Entering Venice, Italy

Here I am in Barcelona. Only now have I been able to capture some time to write. And it's been 18 days since I left. I was in a hurry. At some point I thought that Morocco was not as close as it seems to me and I thought it was all too important, so I hurried. In this hurry, one gets lost, and I am well aware of the Dalmatian saying that “haste invites the Devil” or the same version in the local dialect and yet my favorite is the one characteristic to Volosko: “always a bit”... Well, that is the reason why I decided to take this journey by car – so that I’d avoid being in a hurry and to really be able to feel the places as I move through them, and still I had a doubtful thought about not making it to Morocco. Giving importance to such an idea and materializing the same was my mistake, a trap that I held myself in, having forgotten many important things...

I stayed in Mestre at a really bright and spotless hostel – The Anda Hostel - an extremely clean, quiet and spacious room with 8 or 9 beds, a large restroom, additional bathrooms and air conditioning that works 24-7. Mestre is on the suburbs of Venice, but it seems to me that it has its own government. It was hard to find a non-paying parking spot and that was the only downside to the hostel already mentioned. However, I still found it, and only a hundred meters from the accommodation! Of course, there was a warning sign saying that cars parked there will be towed away, but when I saw the Italians also parking there, leaving their cars all night and day and nobody coming, I asked the locals about it. Their approvals confirmed my determination, so I carelessly left my Twingo there and indeed – no one touched it!

Mestre has a huge problem with heroin addicts and the neighbourhood where my accommodation was located had a particularly bad rep, with the proximity to the train station, so it was quite recognizably dangerous because, train stations indicate higher crime rate. The locals warned me to be particularly careful not to step on a needle where I park, as many drug addicts throw used needles all around. I, however, boasted that I had thick shoes protecting me! I wouldn’t have even noticed the gossip if there wasn’t a small company of people there, getting drunk every night at the nearby park and leaving trash. I ignored them.

Chiesa di San Simeon Piccolo

The hostel service was also quite excellent, and I particularly commend on Stefan who works at the reception. He helped me with all my concerns and questions. Although I speak in Italian, he spoke very good English, which deserves great praise because many Italians do not speak any other language than their own.

I really wanted to experience Venice because I have been listening about it all my life and I’ve never visited it myself although it’s very close to me given I live in Opatija. And Venice is truly phenomenotastic! I am now convinced at it. It reminds me a bit of Rovinj or Zadar which are historically known Venetian cities. However, each of them has its own, special atmosphere, created by the people who live there and those who visit (but more so the residents).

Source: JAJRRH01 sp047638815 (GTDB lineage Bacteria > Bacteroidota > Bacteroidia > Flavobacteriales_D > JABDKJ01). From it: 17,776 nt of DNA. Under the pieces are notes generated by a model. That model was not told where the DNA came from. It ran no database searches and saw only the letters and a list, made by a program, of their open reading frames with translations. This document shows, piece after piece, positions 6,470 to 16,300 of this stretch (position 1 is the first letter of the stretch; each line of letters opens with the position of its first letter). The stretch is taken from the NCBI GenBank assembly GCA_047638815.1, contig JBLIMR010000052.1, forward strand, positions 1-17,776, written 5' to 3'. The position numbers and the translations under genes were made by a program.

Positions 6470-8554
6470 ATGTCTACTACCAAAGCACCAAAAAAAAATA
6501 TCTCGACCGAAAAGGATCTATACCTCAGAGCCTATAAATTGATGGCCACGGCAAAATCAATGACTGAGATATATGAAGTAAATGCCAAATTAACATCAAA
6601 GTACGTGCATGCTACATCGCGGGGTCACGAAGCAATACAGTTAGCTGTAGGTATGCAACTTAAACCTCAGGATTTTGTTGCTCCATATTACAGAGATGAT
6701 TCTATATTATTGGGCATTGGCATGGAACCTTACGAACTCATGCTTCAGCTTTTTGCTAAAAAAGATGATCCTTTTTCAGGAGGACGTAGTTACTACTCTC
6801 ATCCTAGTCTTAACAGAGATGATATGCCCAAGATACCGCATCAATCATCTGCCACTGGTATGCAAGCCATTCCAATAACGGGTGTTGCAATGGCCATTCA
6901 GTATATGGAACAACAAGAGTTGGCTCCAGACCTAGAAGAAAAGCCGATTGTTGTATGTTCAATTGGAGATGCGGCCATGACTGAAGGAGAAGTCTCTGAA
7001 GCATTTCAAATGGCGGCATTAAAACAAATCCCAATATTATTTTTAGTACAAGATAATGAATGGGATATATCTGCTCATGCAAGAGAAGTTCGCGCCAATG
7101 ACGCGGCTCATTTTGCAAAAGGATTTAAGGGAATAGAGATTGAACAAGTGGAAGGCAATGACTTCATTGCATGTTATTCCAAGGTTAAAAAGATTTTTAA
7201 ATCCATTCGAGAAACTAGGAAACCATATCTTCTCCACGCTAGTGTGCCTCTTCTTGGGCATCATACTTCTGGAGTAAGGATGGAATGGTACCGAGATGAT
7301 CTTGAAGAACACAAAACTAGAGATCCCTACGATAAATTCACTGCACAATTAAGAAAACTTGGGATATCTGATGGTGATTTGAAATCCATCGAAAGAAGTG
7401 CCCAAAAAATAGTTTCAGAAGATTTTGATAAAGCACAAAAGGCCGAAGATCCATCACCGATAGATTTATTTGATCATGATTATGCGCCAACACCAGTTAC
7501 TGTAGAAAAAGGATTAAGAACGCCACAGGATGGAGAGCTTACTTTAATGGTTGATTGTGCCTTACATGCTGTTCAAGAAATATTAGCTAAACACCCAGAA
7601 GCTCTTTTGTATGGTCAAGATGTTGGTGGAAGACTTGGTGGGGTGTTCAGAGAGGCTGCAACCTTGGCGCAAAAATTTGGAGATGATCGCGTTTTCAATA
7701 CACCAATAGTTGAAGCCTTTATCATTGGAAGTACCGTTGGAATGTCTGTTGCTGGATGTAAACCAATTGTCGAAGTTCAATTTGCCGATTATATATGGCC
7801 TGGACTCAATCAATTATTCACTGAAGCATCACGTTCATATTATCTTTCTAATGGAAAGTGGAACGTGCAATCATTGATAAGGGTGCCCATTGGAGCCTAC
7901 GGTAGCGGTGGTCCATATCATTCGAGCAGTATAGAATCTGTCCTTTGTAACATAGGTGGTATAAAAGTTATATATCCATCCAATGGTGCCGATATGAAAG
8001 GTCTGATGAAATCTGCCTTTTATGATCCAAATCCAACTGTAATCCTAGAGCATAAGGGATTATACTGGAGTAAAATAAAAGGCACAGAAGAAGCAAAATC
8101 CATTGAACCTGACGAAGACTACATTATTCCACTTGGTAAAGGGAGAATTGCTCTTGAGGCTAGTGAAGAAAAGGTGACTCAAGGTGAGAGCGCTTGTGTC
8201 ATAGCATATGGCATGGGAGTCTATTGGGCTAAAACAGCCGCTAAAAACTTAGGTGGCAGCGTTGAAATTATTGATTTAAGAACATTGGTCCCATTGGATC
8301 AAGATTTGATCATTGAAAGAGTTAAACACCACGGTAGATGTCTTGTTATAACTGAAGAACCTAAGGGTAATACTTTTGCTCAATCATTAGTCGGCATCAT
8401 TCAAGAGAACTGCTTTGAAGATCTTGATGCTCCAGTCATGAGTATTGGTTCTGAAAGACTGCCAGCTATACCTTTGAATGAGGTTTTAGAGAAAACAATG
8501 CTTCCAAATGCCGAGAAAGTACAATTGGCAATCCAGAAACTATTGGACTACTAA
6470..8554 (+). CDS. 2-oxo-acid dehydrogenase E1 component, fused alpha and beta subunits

The Gondolas

In Mestre I was greeted by wonderful Anna, with whom I had volunteered 4 years ago in Sofia, Bulgaria, as a part of the International Short Film Festival “In the Palace”. Although I tried not to be late, it did not work for me. It is about 250 km from Opatija to Venice, and I did not take the highway but the side roads. I kind of think that if Twingo breaks down, it'll be easier and cheaper to deal with it on a side road than on the highway, but fortunately, Twingo is very reliable and he brought me all the way to Barcelona – a total of about 1,650km – and not a single problem! It is interesting how many people thought of my choice of car as dangerous or admired my decision to travel to Morocco by Twingo. They commented they wouldn’t dare to travel that far by Twingo precisely because it is Twingo. Only my mechanic, Mr. Matulja from Matulji, said: “Who cares what people think! Get in and drive!” That is precisely the moral of that old saying: “It doesn't matter what has been said, but who said it!”

I was running late while Anna was waiting because I didn't know exactly where the hostel was, and I was in Mestre for the first time in my life. Also, my GPS didn't work even though I had units and batteries. I had to stop and ask people for directions. It was a nice meeting. I was feeling stressful about the long drive and the delay, and Anna was waiting for a long time, so she soon had to board the train home. Still, she wasn't angry or anything, despite the fact that she had been waiting for me for an hour and a half. From the moment we met until the departure of the train, it was only half an hour; we made up for the time pretty quickly. She was talking about where and what she was doing, and so was I while we were drinking a spritzer; she explained to me that the spritzer allegedly originates from Venice. It's a sweet, bubbly drink that is made by mixing prosecco or martini, or some other sweet liqueur, with sparkling water; it’s a really nice and refreshing combination, but maybe a little too sweet for my taste.